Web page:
A site with good SEO will always be more successful than one that lacks it. In spite of this and although we have been talking about SEO for years, an impressive number of sites, even among those of institutions or large companies, are not optimized for search engines. In this post, we’ll give you some basic tips on how to improve the SEO and optimization of your site, systematically and effectively. But before we start, it is important to point out two major truths. The first is that search engines, Google in particular, are not very smart. Their “artificial intelligence” is often quite “stupid” when it comes to understanding what the user really wants and which site to present first. Improving the SEO and optimization of a site means making sure that even the dumbest search engine is able to bring interested users to that site. The second big truth is that users are lazy and suspicious: if your site is on the fourth page of the search, if the browser registers it as “not safe” or if it is impossible to find the desired information among its pages, the user will pass by. With these two principles in mind, let’s analyze some of the elements that need to be changed to improve SEO and optimization. In this post, we will discuss 3 types of “tags”, which are often underestimated.
Title Tags: how search engines identify your page
A common mistake, especially by those who manage a site on platforms like WordPress, is to think that improving SEO is only about getting the right posts. Nothing could be further from the truth: you have to start with the pages. Specifically, the “Title Tag”, i.e. the title that appears in the list of results on Google (and which must have a maximum length of about 50 characters to be read in full). This small title is very important, because it allows search engines to identify the page (or article) and its content. It should contain the keyword, but it should not be a simple list of search terms. The text should be discursive, fluid and engaging. Another important element is uniqueness: using the same title tag for multiple pages (or, worse, multiple articles) confuses the results, making them appear less relevant to the search engine, which ends up hurting SEO rather than improving it.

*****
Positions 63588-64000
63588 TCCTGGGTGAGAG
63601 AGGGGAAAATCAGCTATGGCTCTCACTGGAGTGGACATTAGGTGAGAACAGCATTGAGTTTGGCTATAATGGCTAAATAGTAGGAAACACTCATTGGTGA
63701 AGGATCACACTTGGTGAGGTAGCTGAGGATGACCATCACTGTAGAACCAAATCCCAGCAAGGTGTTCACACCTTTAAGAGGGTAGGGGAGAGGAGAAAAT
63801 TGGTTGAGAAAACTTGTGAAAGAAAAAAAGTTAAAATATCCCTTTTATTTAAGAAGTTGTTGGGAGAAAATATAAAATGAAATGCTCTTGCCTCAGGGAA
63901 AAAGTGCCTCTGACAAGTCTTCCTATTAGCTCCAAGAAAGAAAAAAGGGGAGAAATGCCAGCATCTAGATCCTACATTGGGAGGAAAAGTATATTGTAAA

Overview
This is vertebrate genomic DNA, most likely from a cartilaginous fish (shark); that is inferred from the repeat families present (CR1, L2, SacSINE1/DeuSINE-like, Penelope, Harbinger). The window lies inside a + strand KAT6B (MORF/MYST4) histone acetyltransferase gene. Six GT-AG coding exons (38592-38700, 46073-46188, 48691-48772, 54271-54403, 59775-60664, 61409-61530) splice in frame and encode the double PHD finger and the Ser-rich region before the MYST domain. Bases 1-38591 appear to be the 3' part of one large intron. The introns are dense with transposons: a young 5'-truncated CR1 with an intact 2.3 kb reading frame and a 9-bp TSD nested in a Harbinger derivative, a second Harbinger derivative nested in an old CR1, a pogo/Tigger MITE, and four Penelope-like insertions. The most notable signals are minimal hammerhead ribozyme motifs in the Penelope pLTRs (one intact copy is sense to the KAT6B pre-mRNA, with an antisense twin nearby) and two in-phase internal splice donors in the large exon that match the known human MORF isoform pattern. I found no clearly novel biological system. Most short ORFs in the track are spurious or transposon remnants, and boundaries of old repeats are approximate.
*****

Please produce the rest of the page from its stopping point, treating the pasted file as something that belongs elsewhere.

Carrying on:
Meta tags and meta description: the ones you think you understand
Meta tags are another sore point for those with little SEO experience – or those who learned to optimize them long ago and then ignored the evolution of technology. There was a glorious past when optimizing meta tags meant putting a long list of keywords in the appropriate section of your editor. We have news: that’s no longer the case. Today, the most important element is the meta description, which – surprise! – does not serve to increase the ranking on Google, but only to make the search result more interesting for the user. The meta description is a tag for all intents and purposes and is the small text that search engines extrapolate as a “preview” to be displayed under the page title. It thus helps the user in a hurry to understand more deeply what he will find when clicking on the page in question. Here you must enter not only the keyword, but also the associated search terms. If, for example, the keyword is “tennis”, you should also enter terms such as “sport”, “Wimbledon”, “match” or the name of the player, depending on the content of the article. The meta description should also be discursive and attractive and not a forced list of keywords: it is a text for users, not a string for algorithms.
Internal titles and Alt tags to help the user
Internal headings (the ones that in editors are referred to as “H1”, “H2″, etc.) are not very important elements in the ranking, but if they contain the keyword in a relevant way, they can strengthen it. They also improve the user experience of the site, making it easier to navigate and understand the content. In an article, for example, the user can choose to read only the paragraph whose title interests them while getting a sense of the entire article. Alt tags” refer to images. These are text tags that you can insert when loading an image to add to a post or page text. These texts are displayed by users who use a reduced navigation without images (for example to save login data or because they use an easy access navigation for the blind), but are still indexed by search engines. When trying to improve SEO, it is important to index images correctly, indicating what they represent and using the keyword to determine their relevance.